As Alone especially shows, Hyams’s films are not action movies that happen to have some interesting ideas, but films in which the ideas emerge through the action; the spectacle of exerting bodies is both the vehicle and the subject of the films’ conceptual explorations. This aspect is on full display in Universal Soldier: Regeneration (2009) and Universal Soldier: Day of Reckoning. Retconning the three sequels released in the 1990s, Hyams’s films pick up from the original, Roland Emmerich’s Universal Soldier (1992), a stylistic holdover from the 1980s featuring muscular martial-artist stars, one-liners, and the goofy premise of two felled soldiers resuming their deathmatch after being resurrected as cyborg “Universal Soldiers” (or “UniSols”). On paper, the return of these characters 17 years later in Regeneration—sandwiched between other legacy sequels like Live Free or Die Hard (2007) and ensemble throwbacks like The Expendables (2010)—reads like a marketing gimmick, an attempt to relive the golden age of Reaganite macho bombast, nostalgia by which studios can reliably line their pockets. The generic subtitle of “Regeneration” reinforces this impression, all but coding the film as another bargain-bin knockoff, shamelessly milking an old formula for every ounce of profit it can provide.
What Hyams gives us, however, is something powerfully unexpected. The film becomes a metatextual meditation on what happens when the process of “regeneration”—bringing back the same action body, again and again, to be exploited by different organizations to different ends—encounters the fading physique of the aging action star. Time-creased faces and halting gaits have replaced the Olympian spryness and chiseled builds of the 1992 movie. When we first see Luc Deveraux (Jean-Claude Van Damme), the original film’s protagonist, his expression is tired, his shoulders are hunched, and he needs to brace himself with one arm before bending down to feed his dog. When this visibly frail body is launched back into action in the film’s climax, it is thrilling but also horrific. Pumped full of performance-enhancing drugs, Luc spasms in his chair, going “rigid” in a perverse parody of the hardbody aesthetic that has historically been part of Van Damme’s star appeal. Evoked is not just the action hero but the literary monster: Frankenstein’s creation atop the operating table, convulsing as it is artificially reanimated.
Regeneration’s focus on bodies straining against their limits was anticipated by Hyams’s The Smashing Machine: The Life and Times of Extreme Fighter Mark Kerr (2002), a documentary on the titular MMA fighter and his battle against both in-ring opponents and drug addiction. Joining visceral fight footage with intimate interviews detailing how Mark’s participation in the brutal sport emerged from his need for a paycheck and led to his dependency on painkillers, the film illuminates the intersection between life under capitalism, the creation of violent spectacle, and the body in extremis. (The theme of destructively pushing the physical body also surfaces in 2006’s Rank, Hyams’s follow-up documentary on bull riding.)
As much a spiritual successor to The Smashing Machine as it is an installment in a franchise, Regeneration completely reimagines the premise of the original Universal Soldier, nowhere more so than in the hauntingly anticlimactic rematch between Luc and his former nemesis Andrew Scott (Dolph Lundgren). Luc, rendered stone-faced by the ergogenic serums coursing through his veins, shows no sign of recognizing his rival, while Andrew, revived since his death in the first film, suffers from a dissociative memory in which he is perpetually on the verge of recollection. “Something so familiar,” Andrew monologues to an unresponsive Luc. “We’ve been over this all before.” These lines wryly invoke the expectation of a Van Damme/Lundgren rematch, but the fighters have been stripped of agency and memory. Rather than presenting two individuals with a shared history choosing to resettle old grudges, the scene removes such emotional and psychological motivation. What remains is the spectacle of bodies punishingly going through the motions—Luc fighting only because he was conditioned to do so, and Andrew, his nascent sentience conflicting with his ingrained programming, manifesting a tragic dissonance in which flickers of remembrance are denied the opportunity to materialize by his and Luc’s hardwiring for combat.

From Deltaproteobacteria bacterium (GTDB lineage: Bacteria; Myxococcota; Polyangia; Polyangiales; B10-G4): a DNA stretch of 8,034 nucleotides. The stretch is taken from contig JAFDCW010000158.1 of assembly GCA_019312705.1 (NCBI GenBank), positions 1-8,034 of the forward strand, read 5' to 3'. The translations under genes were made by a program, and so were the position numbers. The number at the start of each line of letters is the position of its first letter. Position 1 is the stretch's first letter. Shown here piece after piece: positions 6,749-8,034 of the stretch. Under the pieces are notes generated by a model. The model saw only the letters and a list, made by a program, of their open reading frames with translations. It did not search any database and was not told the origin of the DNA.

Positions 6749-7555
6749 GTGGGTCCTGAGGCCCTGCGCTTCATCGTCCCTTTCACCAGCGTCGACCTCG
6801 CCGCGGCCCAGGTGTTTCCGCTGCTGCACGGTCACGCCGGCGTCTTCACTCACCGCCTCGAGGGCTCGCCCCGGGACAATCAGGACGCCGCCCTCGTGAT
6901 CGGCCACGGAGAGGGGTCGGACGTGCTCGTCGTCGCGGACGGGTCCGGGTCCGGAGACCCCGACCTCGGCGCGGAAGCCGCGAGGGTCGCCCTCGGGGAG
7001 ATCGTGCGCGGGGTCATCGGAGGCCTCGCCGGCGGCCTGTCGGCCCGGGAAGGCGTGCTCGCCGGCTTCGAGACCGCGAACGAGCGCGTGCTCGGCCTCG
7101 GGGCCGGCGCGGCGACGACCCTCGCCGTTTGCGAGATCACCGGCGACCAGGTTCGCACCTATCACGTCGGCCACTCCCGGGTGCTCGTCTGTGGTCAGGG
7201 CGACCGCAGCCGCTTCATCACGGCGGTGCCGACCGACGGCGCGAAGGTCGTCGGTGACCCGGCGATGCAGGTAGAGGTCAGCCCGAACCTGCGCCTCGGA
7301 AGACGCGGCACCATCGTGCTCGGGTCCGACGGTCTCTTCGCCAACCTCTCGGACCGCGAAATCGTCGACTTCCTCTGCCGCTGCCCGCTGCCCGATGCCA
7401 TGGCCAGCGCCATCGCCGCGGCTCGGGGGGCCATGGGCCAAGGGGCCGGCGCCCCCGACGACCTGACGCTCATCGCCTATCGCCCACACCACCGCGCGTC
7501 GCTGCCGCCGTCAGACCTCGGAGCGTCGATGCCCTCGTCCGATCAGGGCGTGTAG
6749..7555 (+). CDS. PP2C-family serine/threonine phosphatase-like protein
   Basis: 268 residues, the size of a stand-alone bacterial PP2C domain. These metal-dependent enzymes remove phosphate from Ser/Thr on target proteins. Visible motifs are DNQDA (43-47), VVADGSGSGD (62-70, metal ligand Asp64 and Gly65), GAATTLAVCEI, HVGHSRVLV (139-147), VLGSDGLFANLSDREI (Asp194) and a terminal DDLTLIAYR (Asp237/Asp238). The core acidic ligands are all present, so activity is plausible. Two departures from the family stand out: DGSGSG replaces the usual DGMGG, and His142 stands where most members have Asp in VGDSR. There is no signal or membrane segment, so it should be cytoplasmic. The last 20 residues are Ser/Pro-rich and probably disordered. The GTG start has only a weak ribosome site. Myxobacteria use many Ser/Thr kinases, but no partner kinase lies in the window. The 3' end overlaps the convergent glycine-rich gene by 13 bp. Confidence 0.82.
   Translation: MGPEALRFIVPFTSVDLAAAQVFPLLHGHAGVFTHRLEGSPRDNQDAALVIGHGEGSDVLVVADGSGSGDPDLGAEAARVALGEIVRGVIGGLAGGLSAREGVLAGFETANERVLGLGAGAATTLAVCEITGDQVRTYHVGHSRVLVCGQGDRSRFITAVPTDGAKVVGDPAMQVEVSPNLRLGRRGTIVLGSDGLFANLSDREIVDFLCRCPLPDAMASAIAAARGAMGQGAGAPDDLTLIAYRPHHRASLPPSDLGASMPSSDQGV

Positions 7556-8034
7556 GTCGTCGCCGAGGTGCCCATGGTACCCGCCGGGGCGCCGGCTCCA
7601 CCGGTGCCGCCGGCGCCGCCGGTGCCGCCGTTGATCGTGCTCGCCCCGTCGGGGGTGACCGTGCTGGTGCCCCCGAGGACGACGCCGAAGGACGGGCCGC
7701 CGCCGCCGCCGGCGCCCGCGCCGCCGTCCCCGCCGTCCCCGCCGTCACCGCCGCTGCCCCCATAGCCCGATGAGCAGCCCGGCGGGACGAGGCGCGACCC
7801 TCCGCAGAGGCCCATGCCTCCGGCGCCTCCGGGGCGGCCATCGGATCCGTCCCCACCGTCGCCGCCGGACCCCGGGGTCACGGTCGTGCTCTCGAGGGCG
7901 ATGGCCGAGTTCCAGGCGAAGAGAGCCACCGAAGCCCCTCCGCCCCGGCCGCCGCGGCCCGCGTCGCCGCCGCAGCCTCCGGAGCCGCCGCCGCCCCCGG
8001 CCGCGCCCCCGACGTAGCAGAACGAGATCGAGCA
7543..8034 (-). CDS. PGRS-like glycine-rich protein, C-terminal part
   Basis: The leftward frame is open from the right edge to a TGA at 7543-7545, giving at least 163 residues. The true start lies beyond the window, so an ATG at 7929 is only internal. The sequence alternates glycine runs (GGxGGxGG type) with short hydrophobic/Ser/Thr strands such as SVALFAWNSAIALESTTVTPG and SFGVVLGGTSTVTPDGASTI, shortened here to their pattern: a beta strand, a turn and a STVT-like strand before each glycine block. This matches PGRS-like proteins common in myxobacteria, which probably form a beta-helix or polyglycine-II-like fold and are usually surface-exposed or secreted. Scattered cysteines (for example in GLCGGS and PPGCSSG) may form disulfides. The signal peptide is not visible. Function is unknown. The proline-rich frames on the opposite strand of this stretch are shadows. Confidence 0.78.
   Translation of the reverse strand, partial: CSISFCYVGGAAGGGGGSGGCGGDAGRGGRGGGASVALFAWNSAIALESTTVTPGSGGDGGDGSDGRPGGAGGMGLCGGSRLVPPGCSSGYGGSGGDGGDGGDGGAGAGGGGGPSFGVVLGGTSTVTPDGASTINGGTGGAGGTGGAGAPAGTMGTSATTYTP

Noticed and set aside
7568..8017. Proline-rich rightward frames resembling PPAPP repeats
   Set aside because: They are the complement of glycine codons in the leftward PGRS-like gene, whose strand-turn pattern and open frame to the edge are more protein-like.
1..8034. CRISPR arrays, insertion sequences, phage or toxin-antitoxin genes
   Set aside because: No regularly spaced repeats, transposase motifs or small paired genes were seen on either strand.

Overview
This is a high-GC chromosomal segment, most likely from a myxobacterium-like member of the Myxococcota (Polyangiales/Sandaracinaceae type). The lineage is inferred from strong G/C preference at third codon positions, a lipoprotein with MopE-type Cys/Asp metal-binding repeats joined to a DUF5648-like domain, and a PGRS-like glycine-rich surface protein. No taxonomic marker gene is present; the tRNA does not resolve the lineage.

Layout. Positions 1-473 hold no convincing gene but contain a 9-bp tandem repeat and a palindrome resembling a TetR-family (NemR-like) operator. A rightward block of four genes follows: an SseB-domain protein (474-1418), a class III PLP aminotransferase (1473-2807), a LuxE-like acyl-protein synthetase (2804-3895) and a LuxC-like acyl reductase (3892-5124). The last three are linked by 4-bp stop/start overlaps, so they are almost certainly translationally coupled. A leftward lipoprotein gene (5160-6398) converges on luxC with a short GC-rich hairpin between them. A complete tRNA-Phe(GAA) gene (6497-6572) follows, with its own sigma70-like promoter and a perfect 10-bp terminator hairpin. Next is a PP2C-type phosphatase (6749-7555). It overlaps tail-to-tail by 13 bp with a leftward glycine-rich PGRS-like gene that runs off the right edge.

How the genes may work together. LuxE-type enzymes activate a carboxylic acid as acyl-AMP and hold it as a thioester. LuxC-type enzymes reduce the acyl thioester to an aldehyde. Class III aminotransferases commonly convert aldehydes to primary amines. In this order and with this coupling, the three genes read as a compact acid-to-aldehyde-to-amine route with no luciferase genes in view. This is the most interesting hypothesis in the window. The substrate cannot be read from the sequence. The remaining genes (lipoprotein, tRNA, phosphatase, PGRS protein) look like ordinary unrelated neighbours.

All this is not to say that Van Damme’s and Lundgren’s actual experiences were this involuntary and grueling, but that, even in the absence of external coercion, larger ideologies are incorporated into the body through habit and conditioning, leading to individuals perpetuating these ideologies within themselves. (For instance, a past-his-prime action star might continue to put his body through the wringer because he has internalized certain conceptions of what, for someone in his position, constitutes success.) The film’s troubling climax evokes this idea, depicting a litany of violence in which the UniSols follow their programming to its destructive conclusion, fighting amongst themselves long after their “human” handlers have either exited the scene or been killed.
What makes this finale even more unsettling is that it generates excitement. It invites the viewer to experience a tension between a disconcerting narrative context—exploited bodies compelled by their conditioning to fight—and the primal thrill of the film’s pounding, back-breaking action. The disquieting ambivalence of the viewer’s physical response is even more forcefully implicated in Day of Reckoning, which opens with an extended point-of-view shot that prompts viewers to project themselves into the physical body of protagonist John (Scott Adkins) as he witnesses the murder of his wife and daughter. It is this traumatic moment that catalyzes John’s quest for vengeance; in a powerful scene transition, the film cuts from the sight and sound of the gunshot that kills his daughter to John spewing spittle from a hospital bed, crystallizing the cause and effect of the instigating brutality and his subsequent, viscerally motivated actions. In choosing to depict the killing from the first-person perspective, Hyams suggests that the viewer is like John, similarly susceptible to being viscerally propelled into action by experiencing trauma.